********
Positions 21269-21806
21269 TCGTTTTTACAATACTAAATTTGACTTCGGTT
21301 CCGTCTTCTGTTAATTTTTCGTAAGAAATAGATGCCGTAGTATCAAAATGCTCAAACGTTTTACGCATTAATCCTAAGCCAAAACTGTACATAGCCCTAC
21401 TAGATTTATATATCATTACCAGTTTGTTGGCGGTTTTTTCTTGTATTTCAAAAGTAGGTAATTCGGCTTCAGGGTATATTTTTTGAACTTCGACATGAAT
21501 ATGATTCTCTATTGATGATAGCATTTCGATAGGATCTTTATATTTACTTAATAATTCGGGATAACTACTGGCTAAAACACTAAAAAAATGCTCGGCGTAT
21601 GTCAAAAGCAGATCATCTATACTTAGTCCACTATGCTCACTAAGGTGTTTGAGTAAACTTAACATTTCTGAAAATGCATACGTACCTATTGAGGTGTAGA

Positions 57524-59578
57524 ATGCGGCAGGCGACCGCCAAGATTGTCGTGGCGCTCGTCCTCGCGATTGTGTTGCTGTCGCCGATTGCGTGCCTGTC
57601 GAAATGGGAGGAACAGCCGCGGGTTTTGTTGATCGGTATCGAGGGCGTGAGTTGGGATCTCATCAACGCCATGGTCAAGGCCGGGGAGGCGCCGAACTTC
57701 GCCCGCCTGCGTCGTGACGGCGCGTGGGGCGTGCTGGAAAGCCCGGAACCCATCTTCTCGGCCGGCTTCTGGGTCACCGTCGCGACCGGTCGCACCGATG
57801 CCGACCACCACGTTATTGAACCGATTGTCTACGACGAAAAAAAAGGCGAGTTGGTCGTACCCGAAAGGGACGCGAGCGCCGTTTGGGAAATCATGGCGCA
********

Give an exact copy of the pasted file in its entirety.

Positions 21269-21806
21269 TCGTTTTTACAATACTAAATTTGACTTCGGTT
21301 CCGTCTTCTGTTAATTTTTCGTAAGAAATAGATGCCGTAGTATCAAAATGCTCAAACGTTTTACGCATTAATCCTAAGCCAAAACTGTACATAGCCCTAC
21401 TAGATTTATATATCATTACCAGTTTGTTGGCGGTTTTTTCTTGTATTTCAAAAGTAGGTAATTCGGCTTCAGGGTATATTTTTTGAACTTCGACATGAAT
21501 ATGATTCTCTATTGATGATAGCATTTCGATAGGATCTTTATATTTACTTAATAATTCGGGATAACTACTGGCTAAAACACTAAAAAAATGCTCGGCGTAT
21601 GTCAAAAGCAGATCATCTATACTTAGTCCACTATGCTCACTAAGGTGTTTGAGTAAACTTAACATTTCTGAAAATGCATACGTACCTATTGAGGTGTAGA

Positions 57524-59578
57524 ATGCGGCAGGCGACCGCCAAGATTGTCGTGGCGCTCGTCCTCGCGATTGTGTTGCTGTCGCCGATTGCGTGCCTGTC
57601 GAAATGGGAGGAACAGCCGCGGGTTTTGTTGATCGGTATCGAGGGCGTGAGTTGGGATCTCATCAACGCCATGGTCAAGGCCGGGGAGGCGCCGAACTTC
57701 GCCCGCCTGCGTCGTGACGGCGCGTGGGGCGTGCTGGAAAGCCCGGAACCCATCTTCTCGGCCGGCTTCTGGGTCACCGTCGCGACCGGTCGCACCGATG
57801 CCGACCACCACGTTATTGAACCGATTGTCTACGACGAAAAAAAAGGCGAGTTGGTCGTACCCGAAAGGGACGCGAGCGCCGTTTGGGAAATCATGGCGCA